We may note how the clamour against Barack Obama’s healthcare proposals is being led by those who have a vested interest in the profits that can be made through the haphazard insurance systems that exist in the US. One can see how skilled these people are at telling lies. They have the wealth to manipulate the market of ideas so their ideas gain prominence and those which are not so geared to making personal profit do not get the airing they deserve.

    Tristan says that “war against the poor” is waged by a system of licensing. He seems unable, however, to see how war against the poor and gullible and those simply lacking in expert knowledge is waged by smart salespeople. I myself would greatly prefer a system where health care is rationed by those who take no financial benefit from providing it and I have reason to believe will make an objective assessment to one which is the free-for-all market nirvana which people like Tristan advocate. I don’t want to have to spend my time thinking and worrying about health care, and poring over manuals and league tables to try and work out which is the best provider for me and who is a quack and who is really qualified. That is a diminution of my freedom, it is not enjoyable, it takes up time and mental energy I would rather be spending on things I like. What I want is for that health care to be there when I need it and for me to be able to trust it. A system of state accreditation seems to me to be the best way to provide that.

  • The absolute key thing about the NHS is that I know that, should I suddenly take ill five minutes from now, the care I receive will not be dependent on which insurance policy I have or how much room there is on my credit card. Yes, there is an obligation in the US to treat emergency cases, but the follow-up care will be dependent on your insurance scheme, and they will look at it from a financial perspective.

    However, what’s really important is to have a healthcare system which works for the people of that particular country. What I object to about this is the misinformation and lies about the NHS being circulated within the US (primarily by that great bastion of objective reporting, Fox News.) The NHS works here. Yes, sometimes things go wrong, but on the whole it works for us, and we don’t want to change it. That doesn’t mean it’ll work in the US.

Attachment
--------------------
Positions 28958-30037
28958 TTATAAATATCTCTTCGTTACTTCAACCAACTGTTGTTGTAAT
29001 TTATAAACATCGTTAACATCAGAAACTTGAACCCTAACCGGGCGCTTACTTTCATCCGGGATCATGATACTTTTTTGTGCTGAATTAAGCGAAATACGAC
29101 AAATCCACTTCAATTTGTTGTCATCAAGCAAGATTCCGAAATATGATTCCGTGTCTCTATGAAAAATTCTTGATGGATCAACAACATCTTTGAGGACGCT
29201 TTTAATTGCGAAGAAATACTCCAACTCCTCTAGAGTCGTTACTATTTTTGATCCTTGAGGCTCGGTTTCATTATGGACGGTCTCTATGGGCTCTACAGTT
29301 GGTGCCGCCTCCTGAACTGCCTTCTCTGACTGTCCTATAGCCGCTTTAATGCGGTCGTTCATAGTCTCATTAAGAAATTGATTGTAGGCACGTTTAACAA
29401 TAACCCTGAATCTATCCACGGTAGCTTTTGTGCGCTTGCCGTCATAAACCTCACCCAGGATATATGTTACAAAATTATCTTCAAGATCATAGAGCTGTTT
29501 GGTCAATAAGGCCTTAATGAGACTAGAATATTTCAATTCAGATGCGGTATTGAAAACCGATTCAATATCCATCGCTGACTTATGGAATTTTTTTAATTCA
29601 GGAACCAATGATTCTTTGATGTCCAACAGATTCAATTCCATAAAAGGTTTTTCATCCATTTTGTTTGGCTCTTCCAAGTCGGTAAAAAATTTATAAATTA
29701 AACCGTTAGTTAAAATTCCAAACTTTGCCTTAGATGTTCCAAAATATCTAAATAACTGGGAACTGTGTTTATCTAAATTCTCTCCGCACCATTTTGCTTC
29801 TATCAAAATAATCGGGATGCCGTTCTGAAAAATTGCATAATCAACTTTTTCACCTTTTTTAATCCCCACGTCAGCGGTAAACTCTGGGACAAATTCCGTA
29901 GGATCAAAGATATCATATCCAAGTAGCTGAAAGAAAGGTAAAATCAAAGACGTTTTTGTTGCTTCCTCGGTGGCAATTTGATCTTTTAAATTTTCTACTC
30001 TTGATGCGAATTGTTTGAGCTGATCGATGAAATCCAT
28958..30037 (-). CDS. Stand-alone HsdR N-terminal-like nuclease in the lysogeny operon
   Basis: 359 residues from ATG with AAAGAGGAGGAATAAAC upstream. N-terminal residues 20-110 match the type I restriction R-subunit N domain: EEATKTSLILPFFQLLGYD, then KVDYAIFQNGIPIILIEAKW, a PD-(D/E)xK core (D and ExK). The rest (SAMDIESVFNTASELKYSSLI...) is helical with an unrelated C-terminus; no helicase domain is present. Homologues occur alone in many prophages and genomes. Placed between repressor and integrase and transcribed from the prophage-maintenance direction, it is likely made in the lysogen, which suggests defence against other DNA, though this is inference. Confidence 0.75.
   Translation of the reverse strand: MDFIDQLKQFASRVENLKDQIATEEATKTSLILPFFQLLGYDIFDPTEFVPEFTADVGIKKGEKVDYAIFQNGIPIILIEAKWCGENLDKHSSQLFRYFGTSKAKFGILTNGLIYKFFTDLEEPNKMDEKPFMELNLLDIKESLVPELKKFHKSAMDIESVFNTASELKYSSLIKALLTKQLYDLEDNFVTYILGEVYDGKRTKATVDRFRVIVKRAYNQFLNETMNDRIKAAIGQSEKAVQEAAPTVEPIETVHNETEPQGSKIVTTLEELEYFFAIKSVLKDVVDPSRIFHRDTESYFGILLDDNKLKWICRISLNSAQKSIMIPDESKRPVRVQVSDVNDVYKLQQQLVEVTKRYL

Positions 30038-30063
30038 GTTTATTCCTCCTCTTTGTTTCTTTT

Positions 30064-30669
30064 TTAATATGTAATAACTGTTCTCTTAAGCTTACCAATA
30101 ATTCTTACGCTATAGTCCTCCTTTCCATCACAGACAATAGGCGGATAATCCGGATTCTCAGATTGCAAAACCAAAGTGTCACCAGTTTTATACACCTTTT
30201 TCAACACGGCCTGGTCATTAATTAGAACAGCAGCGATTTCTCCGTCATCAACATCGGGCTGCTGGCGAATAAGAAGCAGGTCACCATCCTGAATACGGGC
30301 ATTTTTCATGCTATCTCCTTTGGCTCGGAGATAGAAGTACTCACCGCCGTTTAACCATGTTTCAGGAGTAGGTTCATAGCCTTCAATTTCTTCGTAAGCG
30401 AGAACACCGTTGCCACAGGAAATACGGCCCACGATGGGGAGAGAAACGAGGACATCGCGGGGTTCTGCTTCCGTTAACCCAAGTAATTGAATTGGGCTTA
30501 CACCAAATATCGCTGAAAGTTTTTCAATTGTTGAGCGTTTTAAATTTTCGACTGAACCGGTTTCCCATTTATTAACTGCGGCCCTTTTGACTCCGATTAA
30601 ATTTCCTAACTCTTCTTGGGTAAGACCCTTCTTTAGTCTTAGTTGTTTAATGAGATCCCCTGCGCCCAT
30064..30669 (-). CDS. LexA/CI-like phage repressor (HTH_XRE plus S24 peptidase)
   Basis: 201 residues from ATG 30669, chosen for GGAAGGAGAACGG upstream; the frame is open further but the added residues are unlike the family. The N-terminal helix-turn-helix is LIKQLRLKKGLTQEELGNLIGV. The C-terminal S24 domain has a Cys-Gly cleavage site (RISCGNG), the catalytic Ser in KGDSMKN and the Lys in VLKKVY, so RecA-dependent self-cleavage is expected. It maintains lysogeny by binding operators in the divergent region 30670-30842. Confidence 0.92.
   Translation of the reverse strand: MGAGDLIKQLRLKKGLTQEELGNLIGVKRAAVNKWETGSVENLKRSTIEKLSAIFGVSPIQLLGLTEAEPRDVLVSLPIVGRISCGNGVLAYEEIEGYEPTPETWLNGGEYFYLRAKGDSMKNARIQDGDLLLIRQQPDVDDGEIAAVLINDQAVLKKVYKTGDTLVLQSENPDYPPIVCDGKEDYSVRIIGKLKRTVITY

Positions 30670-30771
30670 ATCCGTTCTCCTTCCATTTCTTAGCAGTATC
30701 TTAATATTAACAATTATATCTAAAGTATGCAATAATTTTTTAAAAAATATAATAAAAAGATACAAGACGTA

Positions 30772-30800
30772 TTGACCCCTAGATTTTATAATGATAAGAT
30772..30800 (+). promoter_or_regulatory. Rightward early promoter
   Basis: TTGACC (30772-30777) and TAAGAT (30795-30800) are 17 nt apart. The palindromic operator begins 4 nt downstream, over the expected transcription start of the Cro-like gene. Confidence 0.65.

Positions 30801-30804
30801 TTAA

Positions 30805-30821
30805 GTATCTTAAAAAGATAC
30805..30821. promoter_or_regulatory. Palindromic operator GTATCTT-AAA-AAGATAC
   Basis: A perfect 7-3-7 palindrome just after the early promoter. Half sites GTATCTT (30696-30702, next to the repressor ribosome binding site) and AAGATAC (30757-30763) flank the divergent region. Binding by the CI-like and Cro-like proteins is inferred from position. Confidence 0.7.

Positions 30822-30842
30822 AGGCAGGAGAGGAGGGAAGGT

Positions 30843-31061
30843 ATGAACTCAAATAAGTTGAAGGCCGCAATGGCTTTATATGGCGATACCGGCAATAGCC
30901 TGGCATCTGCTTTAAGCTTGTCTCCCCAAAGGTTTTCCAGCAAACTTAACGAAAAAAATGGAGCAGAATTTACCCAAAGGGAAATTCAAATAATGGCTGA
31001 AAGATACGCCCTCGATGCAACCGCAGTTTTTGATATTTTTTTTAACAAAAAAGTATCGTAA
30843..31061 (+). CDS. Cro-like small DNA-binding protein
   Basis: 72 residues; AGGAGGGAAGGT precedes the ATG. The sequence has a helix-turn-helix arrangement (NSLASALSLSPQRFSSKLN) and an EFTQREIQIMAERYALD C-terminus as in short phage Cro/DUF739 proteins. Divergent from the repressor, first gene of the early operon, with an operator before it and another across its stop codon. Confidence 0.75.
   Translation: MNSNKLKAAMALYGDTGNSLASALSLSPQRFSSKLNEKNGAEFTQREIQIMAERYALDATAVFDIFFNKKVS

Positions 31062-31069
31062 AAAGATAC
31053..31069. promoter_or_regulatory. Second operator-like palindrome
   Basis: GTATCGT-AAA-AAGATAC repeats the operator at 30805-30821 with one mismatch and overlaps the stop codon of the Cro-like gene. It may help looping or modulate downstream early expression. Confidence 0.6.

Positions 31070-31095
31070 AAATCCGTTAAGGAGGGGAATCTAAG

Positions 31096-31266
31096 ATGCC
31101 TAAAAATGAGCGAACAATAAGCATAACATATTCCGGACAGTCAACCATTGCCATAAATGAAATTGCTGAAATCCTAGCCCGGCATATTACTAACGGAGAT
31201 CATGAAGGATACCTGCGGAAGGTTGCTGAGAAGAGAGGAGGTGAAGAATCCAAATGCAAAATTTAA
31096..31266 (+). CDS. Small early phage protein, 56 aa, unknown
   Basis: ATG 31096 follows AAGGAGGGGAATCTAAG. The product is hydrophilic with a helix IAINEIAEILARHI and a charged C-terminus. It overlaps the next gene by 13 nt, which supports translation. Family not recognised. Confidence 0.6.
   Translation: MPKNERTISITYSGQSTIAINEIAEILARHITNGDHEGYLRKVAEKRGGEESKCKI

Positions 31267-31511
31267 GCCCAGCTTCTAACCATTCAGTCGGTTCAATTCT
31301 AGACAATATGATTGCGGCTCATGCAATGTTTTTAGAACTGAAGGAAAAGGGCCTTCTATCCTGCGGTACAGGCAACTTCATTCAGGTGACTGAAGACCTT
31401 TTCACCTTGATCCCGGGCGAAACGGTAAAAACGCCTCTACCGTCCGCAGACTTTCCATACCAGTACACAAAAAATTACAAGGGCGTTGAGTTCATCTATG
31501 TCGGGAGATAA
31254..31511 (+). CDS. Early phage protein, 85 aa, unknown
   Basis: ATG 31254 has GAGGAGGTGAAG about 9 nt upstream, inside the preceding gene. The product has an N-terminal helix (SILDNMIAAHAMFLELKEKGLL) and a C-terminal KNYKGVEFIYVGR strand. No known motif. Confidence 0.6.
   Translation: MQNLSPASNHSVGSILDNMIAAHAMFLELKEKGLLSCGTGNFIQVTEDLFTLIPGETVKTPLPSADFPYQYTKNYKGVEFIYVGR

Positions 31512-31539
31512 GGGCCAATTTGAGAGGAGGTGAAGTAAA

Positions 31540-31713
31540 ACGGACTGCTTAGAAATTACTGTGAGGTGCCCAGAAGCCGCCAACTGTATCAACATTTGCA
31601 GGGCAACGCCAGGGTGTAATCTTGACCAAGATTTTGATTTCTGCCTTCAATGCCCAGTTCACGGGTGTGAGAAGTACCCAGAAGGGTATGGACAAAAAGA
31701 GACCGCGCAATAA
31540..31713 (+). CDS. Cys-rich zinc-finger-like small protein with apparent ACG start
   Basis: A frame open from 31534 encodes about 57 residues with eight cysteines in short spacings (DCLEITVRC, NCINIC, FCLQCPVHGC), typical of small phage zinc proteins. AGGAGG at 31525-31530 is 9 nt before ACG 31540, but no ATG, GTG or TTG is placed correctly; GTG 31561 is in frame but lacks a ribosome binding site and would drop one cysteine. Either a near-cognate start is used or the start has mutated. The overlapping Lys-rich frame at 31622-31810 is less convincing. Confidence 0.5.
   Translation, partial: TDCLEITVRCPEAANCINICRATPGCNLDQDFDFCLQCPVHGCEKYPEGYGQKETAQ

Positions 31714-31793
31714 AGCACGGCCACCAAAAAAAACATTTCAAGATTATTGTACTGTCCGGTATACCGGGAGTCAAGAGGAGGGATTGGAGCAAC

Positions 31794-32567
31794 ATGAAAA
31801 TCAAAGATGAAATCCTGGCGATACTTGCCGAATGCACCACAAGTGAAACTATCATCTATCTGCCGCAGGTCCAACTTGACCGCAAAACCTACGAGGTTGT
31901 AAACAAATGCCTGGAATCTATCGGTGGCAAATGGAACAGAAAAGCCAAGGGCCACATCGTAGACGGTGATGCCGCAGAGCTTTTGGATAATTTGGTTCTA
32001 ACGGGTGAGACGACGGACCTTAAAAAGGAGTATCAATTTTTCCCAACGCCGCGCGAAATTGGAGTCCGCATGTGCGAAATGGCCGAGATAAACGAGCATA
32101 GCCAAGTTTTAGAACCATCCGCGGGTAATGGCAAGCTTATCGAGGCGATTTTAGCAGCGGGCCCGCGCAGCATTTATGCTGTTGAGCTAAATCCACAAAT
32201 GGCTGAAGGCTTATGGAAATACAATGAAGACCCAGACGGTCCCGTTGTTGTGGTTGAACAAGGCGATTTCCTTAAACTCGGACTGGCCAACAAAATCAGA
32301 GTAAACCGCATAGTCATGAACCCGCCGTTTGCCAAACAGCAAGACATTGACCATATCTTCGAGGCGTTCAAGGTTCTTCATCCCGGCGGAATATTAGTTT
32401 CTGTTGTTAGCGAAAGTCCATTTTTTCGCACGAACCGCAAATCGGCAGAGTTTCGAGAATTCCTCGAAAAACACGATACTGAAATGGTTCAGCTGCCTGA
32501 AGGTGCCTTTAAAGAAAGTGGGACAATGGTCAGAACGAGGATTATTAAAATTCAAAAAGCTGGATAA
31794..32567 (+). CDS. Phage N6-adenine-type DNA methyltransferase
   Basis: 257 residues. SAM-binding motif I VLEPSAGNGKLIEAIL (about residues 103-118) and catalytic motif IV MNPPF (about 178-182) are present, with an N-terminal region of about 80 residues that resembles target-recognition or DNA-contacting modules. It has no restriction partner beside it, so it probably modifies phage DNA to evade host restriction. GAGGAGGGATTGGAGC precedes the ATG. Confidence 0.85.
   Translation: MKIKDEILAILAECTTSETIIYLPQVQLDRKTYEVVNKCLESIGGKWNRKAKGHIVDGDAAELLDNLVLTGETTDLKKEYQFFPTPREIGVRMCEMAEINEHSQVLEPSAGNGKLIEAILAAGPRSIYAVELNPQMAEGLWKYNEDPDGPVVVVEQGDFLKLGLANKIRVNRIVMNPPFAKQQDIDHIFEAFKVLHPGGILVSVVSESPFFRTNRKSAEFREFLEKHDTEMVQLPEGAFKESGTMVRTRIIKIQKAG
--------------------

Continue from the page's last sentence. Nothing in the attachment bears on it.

• Liberal Eye 13th Aug '09 - 3:55pm

    Matthew,

    I absolutely agree. Removing any form of licencing or accreditation from health care leaving market-based solutions to fill the gap would leave a situation rather like the one we now “enjoy” in the building trades. A quick scan of yellow pages reveals many organisations attempting just that yet somehow cowboy builders abound. The least worst option is usually to ask friends and neighbours for a recommendation; I wouldn’t want to have to do that if I ever fell ill with some obscure disease.

  • Revd Graeme Hancocks 13th Aug '09 - 8:18pm

    The UK NHS may not be perfect but it gernerally works well, delivers good service and provides universal health care for all according to their needs. What is wrong with that? That fact that US conservatives think this is “dangerous and orwellian” just shows how weird these people are. Why cant they enter into rational, calm debate based on respect instead of screaming and shouting and lying? Beats me.

    God bless the NHS!

  • OMG how can anyone have anything against free healthcare for everyone? What about people who can’t afford healthcare, what, you just let them die? How barbaric! I am SO glad we’re not like that over here in the UK. God bless the NHS, may she keep improving and have more funding! It took a long time but as a society, we evolved enough so that everyone has a decent base line of living – and still we strive to improve that. The NHS is a key symbol of our progress as a nation, society and culture. Something the US is yet to discover.

  • Matthew Huntbach 14th Aug '09 - 11:57am

    The US objectors are saying there are limits on what the NHS will provide. This is inevitable and we may see more of it as we discover new but very expensive ways of keeping people alive. The same would apply with any private insurers – the policies would have get-out clauses to avoid unlimited liability.

    The US objectors are both exaggerating the extent of the limits, and hiding the fact that the existence of the NHS doesn’t prevent people from purchasing private health care if they feel the NHS is not providing what they need. Reality is that if people are left to die here because they fall outside the limits the NHS allows, how more so is it in the US where there isn’t the universal health care service of the NHS.

One Trackback

  • By Second day for #welovetheNHS on Thu 13th August 2009 at 6:36 pm.

    [...] we brought you news about the bizarre battle between American rightwingers spreading misinformation about the NHS, and [...]